On 13th April, the Japanese government approved the decision to discharge radioactive wastewater from the Fukushima Daiichi site into the Pacific Ocean over the next two years. The announcement came after March marked ten years since the most powerful earthquake and subsequent tsunami recorded in the country, which led to the disastrous INES Level 7 nuclear accident at the site. The decision proved to be controversial and immediately attracted critical voices and concerns from both Japan and nations and organisations around the world. The powerful 2011 earthquake led to a triple-meltdown of the plant’s reactor cores. In order to maintain the stability of the power plant’s reactor, cooling water has been constantly drawn into the plant and, when mixed with rainwater and underground water collected in the plant, became contaminated by radioactive material. Large amounts of water were released into the ocean during the disaster, and in subsequent years more were released, both intentionally and due to leakages.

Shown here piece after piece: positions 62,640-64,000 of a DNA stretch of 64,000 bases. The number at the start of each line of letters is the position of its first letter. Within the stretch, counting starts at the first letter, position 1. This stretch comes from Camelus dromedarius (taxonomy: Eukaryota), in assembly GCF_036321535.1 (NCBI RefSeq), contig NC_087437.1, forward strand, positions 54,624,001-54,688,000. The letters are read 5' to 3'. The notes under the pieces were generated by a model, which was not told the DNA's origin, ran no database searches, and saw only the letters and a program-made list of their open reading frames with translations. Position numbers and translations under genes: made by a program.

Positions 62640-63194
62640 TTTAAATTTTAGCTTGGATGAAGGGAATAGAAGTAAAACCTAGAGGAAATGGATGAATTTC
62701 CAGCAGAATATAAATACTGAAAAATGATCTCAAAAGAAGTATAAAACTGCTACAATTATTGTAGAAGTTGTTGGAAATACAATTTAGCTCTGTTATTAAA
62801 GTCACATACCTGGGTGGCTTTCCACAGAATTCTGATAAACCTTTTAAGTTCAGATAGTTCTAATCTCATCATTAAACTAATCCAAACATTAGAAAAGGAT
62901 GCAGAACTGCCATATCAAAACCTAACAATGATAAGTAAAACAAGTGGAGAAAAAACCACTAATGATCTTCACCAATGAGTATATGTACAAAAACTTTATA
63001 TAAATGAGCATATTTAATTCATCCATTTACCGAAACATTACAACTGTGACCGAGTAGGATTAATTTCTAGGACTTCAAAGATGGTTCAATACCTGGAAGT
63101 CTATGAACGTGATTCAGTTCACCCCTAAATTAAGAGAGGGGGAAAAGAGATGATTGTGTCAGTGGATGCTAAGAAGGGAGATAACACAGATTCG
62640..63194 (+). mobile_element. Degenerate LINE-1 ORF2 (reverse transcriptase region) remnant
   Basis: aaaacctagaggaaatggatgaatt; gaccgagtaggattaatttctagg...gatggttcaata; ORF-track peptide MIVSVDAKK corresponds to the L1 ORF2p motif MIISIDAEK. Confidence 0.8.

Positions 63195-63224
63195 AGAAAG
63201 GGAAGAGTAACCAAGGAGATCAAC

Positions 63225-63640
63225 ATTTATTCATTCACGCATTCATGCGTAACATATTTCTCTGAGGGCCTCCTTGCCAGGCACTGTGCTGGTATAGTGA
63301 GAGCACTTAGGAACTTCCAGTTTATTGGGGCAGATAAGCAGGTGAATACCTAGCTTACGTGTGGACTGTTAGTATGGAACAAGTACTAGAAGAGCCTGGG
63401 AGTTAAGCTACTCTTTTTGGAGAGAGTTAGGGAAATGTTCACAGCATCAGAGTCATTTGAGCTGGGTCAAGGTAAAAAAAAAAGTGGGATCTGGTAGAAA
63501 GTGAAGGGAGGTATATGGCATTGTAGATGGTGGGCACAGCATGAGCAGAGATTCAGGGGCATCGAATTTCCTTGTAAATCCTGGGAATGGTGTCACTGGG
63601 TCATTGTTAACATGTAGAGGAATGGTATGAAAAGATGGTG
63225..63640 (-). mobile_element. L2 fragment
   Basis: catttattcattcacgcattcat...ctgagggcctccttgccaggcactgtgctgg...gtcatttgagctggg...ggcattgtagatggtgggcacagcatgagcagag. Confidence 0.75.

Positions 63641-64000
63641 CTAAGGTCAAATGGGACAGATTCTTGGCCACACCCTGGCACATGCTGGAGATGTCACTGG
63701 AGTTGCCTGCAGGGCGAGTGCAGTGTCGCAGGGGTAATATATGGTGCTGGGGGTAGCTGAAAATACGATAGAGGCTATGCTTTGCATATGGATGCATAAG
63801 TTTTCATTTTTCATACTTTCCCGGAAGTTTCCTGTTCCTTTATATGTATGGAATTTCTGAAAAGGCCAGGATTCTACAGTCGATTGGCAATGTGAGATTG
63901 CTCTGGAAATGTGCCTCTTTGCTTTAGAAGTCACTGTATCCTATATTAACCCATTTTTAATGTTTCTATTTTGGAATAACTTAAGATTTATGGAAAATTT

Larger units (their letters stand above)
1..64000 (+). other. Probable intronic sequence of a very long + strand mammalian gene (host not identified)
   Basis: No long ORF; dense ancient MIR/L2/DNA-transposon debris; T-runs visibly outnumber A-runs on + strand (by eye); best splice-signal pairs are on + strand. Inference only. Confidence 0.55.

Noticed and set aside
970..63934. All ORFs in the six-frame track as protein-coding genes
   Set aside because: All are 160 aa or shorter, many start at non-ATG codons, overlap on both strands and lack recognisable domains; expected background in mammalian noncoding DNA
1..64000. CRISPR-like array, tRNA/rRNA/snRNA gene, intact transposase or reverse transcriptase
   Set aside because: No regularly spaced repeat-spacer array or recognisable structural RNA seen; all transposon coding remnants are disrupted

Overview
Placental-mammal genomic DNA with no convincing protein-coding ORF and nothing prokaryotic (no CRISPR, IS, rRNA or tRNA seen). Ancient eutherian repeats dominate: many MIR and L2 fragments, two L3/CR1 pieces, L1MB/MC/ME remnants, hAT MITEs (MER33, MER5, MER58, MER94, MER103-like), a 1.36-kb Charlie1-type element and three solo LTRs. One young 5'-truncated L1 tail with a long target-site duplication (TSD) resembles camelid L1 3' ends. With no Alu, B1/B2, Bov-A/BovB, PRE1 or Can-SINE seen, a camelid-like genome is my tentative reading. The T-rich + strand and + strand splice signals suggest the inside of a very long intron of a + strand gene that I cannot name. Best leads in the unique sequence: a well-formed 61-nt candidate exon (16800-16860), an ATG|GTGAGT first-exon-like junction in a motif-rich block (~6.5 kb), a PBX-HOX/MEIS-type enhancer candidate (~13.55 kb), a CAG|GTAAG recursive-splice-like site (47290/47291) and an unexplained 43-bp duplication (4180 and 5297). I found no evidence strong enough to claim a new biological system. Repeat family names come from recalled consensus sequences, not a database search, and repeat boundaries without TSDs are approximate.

Cherwell 28th May 2021 read more »
Tokyo Electric Power Co. plans to add 23 storage tanks with a total capacity of about 30,000 tons for the processed radioactive water accumulating at its crippled Fukushima No.1 nuclear power plant. TEPCO announced the plan on May 27. It comes as the power company aims to repurpose some of its existing tanks, also with a total capacity of 30,000 tons, to prepare treated radioactive water for release into the sea. The plant’s total storage capacity will effectively increase to about 1.4 million tons. The utility company said the tanks should be filled by around the spring of 2023.
Asahi Shimbun 28th May 2021 read more »